However in other cases he can explain it very well.
 
#7
Welcome to the community!
My gut says to just be upfront and ask whatever I feel I want to know, but I don't know if I'll set him off by doing that. 🤷
That’s my MO... trust my instincts & be myself.

Which can be harder than it looks, sometimes, especially if I’m kicking into work-mode. :facepalm: And eeeeeeven more important. Because what I want in a romantic relationship is a partner in crime :sneaky: , an equal, a peer. Not someone I’m using professional distance with. Not someone I’m responsible for (in the ‘you know what I mean?’ sense // he’s not a patient you’re responsible for... the difference between being kind to someone I love... and closely monitoring how someone else is reacting/responding, and always placing what’s best for them & their situation first and foremost, etc. and me-being-me doesn’t happen until I have a break or go home).

Still happens, of course. The same skills that let me read a person in a life or death situation don’t magically vanish when I’m out living my life. (Unless my brain is full. Nope. Couldn’t read a sign, right now, much less a person!) But the difference is in application. Just part of who I am, versus deliberately directed at a person & situation. One’s work, one isn’t.

So when I catch myself torn between what’s professionally correct -vs- what I want? Whoopsies! Not at work. Hey, Babe! I’ve gotta question for you! :cool:

Because how they respond? Isn’t my responsibility in my personal life. It’s their responsibility. My only real look-out is to see if I LIKE the way they respond to me-being-me.
 
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#8
Still happens, of course. The same skills that let me read a person in a life or death situation don’t magically vanish when I’m out living my life. (Unless my brain is full. Nope. Couldn’t read a sign, right now, much less a person!)
My Vet can sometimes do this even though he is.... A MAN!!!!!!!!😱😱😱😱😱 (Actually I always said “even though he is a Vet“ but you seem to think “because he is a Vet“)
 
#9
but you seem to think “because he is a Vet“)
Less that. than the OP’s job as an ER nurse. There are quite a few jobs hat require constantly reading people and adapting to swiftly changing circumstance: Trauma docs/nurses, paramedics/emts, hostage negotiators, cops, teachers, parents especially of very young children, therapists/psychologists/profilers, etc. Especially for the caregiver roles, it’s very easy for those skills used at work to bleed over into personal lives.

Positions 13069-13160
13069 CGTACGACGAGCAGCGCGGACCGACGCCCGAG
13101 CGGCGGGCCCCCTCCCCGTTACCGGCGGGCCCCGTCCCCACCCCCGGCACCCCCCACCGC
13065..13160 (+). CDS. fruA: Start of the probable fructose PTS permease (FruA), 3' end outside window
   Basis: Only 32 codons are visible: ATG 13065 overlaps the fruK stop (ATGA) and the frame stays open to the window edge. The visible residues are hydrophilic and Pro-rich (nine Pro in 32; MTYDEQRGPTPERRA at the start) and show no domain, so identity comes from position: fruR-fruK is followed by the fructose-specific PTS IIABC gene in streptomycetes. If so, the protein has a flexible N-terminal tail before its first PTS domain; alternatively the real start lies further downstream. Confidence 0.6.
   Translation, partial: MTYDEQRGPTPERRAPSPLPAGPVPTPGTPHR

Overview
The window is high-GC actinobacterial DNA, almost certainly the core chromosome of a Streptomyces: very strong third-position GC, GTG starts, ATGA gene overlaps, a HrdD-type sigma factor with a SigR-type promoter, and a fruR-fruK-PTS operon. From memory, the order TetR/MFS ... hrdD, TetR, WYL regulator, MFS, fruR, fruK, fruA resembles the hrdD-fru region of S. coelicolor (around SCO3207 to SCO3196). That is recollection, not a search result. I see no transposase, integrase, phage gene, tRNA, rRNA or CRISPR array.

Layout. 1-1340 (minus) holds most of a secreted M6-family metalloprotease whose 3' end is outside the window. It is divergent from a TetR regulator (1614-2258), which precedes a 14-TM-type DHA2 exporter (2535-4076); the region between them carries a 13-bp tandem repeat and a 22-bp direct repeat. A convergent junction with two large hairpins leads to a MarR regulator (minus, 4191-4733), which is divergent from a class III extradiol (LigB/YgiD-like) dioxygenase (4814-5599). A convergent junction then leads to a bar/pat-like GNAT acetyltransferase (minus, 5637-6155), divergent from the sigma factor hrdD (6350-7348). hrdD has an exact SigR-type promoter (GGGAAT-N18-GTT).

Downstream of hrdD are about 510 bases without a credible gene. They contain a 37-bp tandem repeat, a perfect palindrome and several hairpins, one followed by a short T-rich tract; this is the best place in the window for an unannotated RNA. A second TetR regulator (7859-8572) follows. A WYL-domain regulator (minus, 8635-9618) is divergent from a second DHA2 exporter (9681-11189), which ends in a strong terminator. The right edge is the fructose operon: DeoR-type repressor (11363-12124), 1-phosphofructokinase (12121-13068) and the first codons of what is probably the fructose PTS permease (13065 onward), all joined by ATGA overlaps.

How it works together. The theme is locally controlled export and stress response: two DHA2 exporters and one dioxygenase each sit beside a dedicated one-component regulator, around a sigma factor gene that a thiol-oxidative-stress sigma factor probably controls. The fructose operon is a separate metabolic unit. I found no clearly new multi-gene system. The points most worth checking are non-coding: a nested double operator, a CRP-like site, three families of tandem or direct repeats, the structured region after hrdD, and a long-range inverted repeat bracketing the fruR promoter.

Thread starter #10
@GoldieT I think the look maybe what some people call the “thousand are stare“. My vet sometimes has it and I asked him what is going on in his head and he said “nothing, my mind just blanks and absolutely NOTHING goes on in my head“. I have heard other people have it when they are dissociating.

I think he sometimes also does it on purpose... for example if he wants to show me he is ignoring me.

I am not sure what you mean by “bark out responses“, you mean he is yelling the response at you?
My vet sometimes does it. I think it is because he is hard of hearing (I noticed it in a lot of people who are).

I think the question “Whats going on in your head?“ might be a bit offensive under some circumstances. May be you better ask “Yesterday I asked you a question and I noticed you YELLED your response at me. I just wonder why“... or “What have you been thinking?“. @Freida has a thread by this name... and maybe even an answer for you. She likes to help and explain thinks to us.
I mean I don’t know him but I guess some people would interpret “What’s going on in your head?“ as “WTF is wrong with you. (You are crazy)“ and some don’t like that - because PTSD is not seen as being crazy but more like a war wound today.

Some people with ptsd (like my Vet for example) also sometimes cannot talk about their feelings. I think it is a symptom of ptsd (correct me if I am wrong, guys)... like they want to talk about their feelings about something but they cannot... and in this case I think it is best to show them it’s okay and that you will be there whenever they need you.

My vet also told me I can ask him everything I want I can ask him everything I want and it happens to be true. However I learned that I shouldn’t expect an answer that makes sense. Often the answers more like “Dunno... actually.... I think... errr... well... dunno“. Sometimes he starts talking about how he is feeling and I ask a question and the answer is just “Dunno“.
People with ptsd differ, sometimes they don’t wanna talk or just wanna talk with other sufferers... but sometimes they feel the need to talk... and sometimes although they feel the need to talk they cannot... and this sort of hurts them. In this case you can help them by making it easier to talk for them... like by giving them the feeling that’s okay to talk about things. (Sorry for psychobabble, hope you get what I mean nevertheless).